I can't tell you how ecstatic I am to have found this game for my Sega CD. The Secret of Monkey Island was the game that introduced me to the Adventure genre, and since then I've purchased, downloaded or borrowed as many of them as I could find. From King's Quest to Space Quest, Sam and Max to Kyrandia, there really is nothing like a top-notch adventure game to test your wit and try your patience.
In the dark ages, before FAQs were so readily available, these games could really swallow up a lot of your time, forcing you to deduce from the items in your inventory how to overcome the current roadblock and keep the story progressing. The Secret of Monkey Island is a great game to introduce newcomers to this genre; it contains difficult but not impossible puzzles, an excellent sense of humor, bright, colorful environments, and a first-rate musical score. There is so much to enjoy in this game that it makes me sad to know there are people that have yet to experience it.
Throughout all of the adventures in the Monkey Island universe, you assume the role of would-be pirate Guybrush Threepwood. Guybrush has come to Melee Island hoping to begin his career as a genuine salty sea cur, and to achieve this he must pass the three pirate trials. From the beginning of the game you're sword fighting, flying out of cannons, sneaking into kitchens to steal fish, and gliding across ropes with your trusty rubber chicken with a pulley in the middle. Probably not the images you initially conceive when thinking about pirates, but it all makes sense once the game begins. Guybrush was created as the ultimate underdog, from his hilarious half-baked comebacks to his somewhat feminine composure (which is constantly the subject of ridicule). He tries in vain to embody the visage of the sea-hardened roustabouts he grew up idolizing, but is never once taken seriously.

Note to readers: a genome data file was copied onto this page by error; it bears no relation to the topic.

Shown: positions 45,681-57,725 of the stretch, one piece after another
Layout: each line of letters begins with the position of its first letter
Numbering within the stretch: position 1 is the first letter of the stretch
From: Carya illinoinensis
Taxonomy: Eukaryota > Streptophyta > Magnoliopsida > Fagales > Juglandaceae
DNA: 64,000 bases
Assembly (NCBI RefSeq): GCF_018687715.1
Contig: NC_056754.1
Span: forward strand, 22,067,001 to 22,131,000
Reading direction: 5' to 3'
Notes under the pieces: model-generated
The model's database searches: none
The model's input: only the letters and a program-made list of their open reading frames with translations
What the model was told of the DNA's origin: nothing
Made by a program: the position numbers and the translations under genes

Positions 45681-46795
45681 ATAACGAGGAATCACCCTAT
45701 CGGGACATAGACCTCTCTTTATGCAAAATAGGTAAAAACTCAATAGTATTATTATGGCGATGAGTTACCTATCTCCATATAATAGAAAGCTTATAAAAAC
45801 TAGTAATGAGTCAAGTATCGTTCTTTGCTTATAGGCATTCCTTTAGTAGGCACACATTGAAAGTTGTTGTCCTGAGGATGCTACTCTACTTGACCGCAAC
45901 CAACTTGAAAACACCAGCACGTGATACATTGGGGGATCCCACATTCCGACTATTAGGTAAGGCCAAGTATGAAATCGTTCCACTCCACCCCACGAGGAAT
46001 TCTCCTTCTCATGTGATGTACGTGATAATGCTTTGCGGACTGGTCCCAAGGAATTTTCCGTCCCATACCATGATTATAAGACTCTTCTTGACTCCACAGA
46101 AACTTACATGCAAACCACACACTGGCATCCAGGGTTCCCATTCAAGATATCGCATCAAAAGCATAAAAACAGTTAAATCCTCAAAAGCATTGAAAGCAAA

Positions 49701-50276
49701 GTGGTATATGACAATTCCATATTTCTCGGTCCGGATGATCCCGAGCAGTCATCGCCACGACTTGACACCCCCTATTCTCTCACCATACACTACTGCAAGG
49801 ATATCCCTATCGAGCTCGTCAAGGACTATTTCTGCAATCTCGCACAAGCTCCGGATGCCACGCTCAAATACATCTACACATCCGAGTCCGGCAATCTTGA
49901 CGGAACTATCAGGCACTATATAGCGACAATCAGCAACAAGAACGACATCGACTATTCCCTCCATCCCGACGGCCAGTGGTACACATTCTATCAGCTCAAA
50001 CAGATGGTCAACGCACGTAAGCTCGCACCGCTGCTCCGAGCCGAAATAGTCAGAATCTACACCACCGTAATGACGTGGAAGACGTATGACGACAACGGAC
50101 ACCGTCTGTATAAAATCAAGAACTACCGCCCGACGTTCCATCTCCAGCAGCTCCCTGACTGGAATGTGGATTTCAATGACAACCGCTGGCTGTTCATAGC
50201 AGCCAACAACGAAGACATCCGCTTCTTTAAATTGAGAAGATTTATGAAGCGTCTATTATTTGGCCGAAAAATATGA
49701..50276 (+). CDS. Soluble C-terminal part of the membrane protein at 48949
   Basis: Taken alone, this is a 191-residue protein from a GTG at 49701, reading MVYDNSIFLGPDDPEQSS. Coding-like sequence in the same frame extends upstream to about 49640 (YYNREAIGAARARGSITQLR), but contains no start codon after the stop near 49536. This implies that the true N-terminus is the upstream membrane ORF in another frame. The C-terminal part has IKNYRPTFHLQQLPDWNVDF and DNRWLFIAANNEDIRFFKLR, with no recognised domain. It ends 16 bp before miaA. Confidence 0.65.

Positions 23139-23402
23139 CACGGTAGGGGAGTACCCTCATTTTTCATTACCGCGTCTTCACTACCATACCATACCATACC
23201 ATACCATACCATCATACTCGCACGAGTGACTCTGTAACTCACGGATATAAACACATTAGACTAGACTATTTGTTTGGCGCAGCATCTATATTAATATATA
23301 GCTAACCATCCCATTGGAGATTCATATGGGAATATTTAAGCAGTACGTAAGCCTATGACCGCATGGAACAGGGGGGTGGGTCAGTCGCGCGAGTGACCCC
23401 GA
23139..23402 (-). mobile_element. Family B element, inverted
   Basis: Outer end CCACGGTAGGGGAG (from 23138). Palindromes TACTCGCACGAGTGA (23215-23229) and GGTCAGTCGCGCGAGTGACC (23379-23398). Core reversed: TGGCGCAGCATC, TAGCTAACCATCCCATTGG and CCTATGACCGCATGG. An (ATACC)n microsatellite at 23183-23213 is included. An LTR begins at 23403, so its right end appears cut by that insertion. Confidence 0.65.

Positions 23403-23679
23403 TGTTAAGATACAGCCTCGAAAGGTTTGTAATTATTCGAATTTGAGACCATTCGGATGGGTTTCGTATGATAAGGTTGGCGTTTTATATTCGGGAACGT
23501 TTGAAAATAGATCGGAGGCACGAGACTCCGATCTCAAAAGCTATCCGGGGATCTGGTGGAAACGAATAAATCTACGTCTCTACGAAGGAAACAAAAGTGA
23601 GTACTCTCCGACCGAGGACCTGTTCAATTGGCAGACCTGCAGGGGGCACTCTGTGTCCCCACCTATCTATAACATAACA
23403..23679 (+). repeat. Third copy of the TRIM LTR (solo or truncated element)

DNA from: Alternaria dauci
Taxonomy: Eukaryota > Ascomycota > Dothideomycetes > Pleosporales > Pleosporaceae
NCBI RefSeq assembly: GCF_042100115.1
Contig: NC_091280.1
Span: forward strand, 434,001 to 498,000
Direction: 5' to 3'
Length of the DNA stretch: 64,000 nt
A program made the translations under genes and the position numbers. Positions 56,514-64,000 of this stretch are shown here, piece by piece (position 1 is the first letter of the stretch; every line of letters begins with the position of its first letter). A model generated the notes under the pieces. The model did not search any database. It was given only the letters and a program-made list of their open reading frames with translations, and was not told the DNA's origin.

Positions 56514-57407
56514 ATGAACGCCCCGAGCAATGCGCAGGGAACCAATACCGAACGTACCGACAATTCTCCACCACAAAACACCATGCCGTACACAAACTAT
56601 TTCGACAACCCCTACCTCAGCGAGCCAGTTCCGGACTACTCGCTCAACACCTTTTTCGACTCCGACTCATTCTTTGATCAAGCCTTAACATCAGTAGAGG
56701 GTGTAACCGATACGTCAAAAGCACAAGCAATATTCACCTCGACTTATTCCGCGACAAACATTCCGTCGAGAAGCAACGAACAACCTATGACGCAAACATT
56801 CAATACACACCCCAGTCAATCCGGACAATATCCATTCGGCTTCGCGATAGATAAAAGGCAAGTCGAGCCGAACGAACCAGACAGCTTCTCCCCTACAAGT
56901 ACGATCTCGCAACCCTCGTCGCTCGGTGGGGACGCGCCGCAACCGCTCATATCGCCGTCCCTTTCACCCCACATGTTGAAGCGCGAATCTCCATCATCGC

The gameplay mechanics are of the typical adventure style; that is, there is a menu on the bottom quarter of the screen with a list of options (talk, pickup, use, open, etc.) to aid you through your travels. Next to the options is your inventory menu, showing small pictures of the bizarre item you will collect along the way. Every item you collect will and must be used, contrary to some games where you can actually collect items that have no relevance to the puzzles you encounter. The bulk of the game involves moving a cursor across the screen and pressing the A button to direct Guybrush to that location.
One of the best parts of this game is the musical score, which has a beautiful Caribbean feel; perfectly fitting whichever part of the game you are at. The dialogue throughout is very witty or just plain silly, which sugarcoats the overall experience; no matter how stuck and frustrated you may get, interacting with a new character will always make you chuckle. As I said before, some of the puzzles are genuinely difficult, but not as bad as, say, Broken Sword 2.
This game is well worth the time it takes to track it down. There have been several sequels, none of which are available for the Sega CD, though. My only complaint has to do with the occasional long load time, but these can be forgiven easily enough. I would recommend this game to everyone on the planet; it is a true classic and has stood the test of time famously.